So much is being discussed everyday, everywhere I go — in real life or virtual — about what it means to be a woman. In India. In the Middle East. In the United States.
Despite the good intentions of the world, the public discourse is all about finding the right receptacle to provide female identity. To be of the female sex is not enough. To be of skin and bones and blood and guts is not enough. To be a fully formed human of sound mind is not enough. Are you a good mother? Are you the wife who is fighting to have a career? Are you the sister who rebelled against your brother’s idea of honor? Are you India’s daughter who wasn’t protected enough?
Everyone needs a place. It shouldn’t be inside of someone else. -Richard Siken
Edit: The words in my illustration are from Sarah Kay’s poem, The Type.
You Learn by Jorge Luis Borges
After a while you learn the subtle difference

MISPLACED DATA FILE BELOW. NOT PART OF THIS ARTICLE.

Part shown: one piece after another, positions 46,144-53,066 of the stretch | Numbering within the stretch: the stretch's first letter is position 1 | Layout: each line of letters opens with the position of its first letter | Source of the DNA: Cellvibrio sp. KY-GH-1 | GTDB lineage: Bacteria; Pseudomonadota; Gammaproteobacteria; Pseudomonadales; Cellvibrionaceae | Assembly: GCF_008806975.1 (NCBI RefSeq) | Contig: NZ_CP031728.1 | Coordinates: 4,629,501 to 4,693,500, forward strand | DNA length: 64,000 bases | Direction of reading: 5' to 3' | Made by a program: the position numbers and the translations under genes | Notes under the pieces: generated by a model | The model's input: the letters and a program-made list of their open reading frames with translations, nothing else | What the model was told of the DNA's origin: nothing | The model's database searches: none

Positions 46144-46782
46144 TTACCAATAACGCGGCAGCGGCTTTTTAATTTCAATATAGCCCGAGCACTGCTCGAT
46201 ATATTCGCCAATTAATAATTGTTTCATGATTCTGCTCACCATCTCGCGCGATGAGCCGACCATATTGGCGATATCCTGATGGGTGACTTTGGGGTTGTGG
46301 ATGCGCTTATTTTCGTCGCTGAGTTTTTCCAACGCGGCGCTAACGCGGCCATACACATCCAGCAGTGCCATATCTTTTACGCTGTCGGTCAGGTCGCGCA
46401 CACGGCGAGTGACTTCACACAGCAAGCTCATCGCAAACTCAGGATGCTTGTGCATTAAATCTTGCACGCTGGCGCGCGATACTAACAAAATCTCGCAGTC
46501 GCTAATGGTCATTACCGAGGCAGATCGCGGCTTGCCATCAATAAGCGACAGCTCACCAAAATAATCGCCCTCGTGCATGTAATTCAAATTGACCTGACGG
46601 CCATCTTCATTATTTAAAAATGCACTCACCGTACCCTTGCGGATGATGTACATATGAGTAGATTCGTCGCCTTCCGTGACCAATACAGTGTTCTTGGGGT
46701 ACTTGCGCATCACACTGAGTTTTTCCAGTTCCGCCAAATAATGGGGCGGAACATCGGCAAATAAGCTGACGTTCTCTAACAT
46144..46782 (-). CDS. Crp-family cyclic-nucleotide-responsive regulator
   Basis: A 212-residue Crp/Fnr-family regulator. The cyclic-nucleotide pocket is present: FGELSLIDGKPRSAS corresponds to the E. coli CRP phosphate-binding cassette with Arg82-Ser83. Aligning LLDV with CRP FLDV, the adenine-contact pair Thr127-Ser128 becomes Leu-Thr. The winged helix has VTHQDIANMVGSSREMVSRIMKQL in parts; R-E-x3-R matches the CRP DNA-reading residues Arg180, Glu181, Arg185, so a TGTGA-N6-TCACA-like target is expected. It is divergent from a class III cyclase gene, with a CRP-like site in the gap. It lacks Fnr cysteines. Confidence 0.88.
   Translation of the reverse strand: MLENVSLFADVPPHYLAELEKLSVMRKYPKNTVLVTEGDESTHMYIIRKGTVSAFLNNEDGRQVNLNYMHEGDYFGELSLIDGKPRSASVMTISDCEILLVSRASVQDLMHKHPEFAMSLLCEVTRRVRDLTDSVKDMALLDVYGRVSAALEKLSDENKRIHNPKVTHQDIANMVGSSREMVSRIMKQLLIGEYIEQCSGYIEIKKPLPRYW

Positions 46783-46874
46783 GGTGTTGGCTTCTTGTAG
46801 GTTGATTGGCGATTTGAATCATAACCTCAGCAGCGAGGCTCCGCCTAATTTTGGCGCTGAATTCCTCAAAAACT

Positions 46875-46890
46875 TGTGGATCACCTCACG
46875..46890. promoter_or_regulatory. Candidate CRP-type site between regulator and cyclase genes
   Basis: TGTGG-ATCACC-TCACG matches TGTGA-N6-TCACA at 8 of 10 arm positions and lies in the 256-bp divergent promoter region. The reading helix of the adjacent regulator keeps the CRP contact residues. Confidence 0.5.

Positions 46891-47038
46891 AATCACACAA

Between holding a hand and chaining a soul,
And you learn that love doesn’t mean leaning
And company doesn’t mean security.
And you begin to learn that kisses aren’t contracts
And presents aren’t promises,
And you begin to accept your defeats
With your head up and your eyes open
With the grace of a woman, not the grief of a child,
And you learn to build all your roads on today
Because tomorrow’s ground is too uncertain for plans
And futures have a way of falling down in mid-flight.
After a while you learn…
That even sunshine burns if you get too much.
So you plant your garden and decorate your own soul,
Instead of waiting for someone to bring you flowers.
And you learn that you really can endure…
That you really are strong
And you really do have worth…
And you learn and learn…
With every good-bye you learn.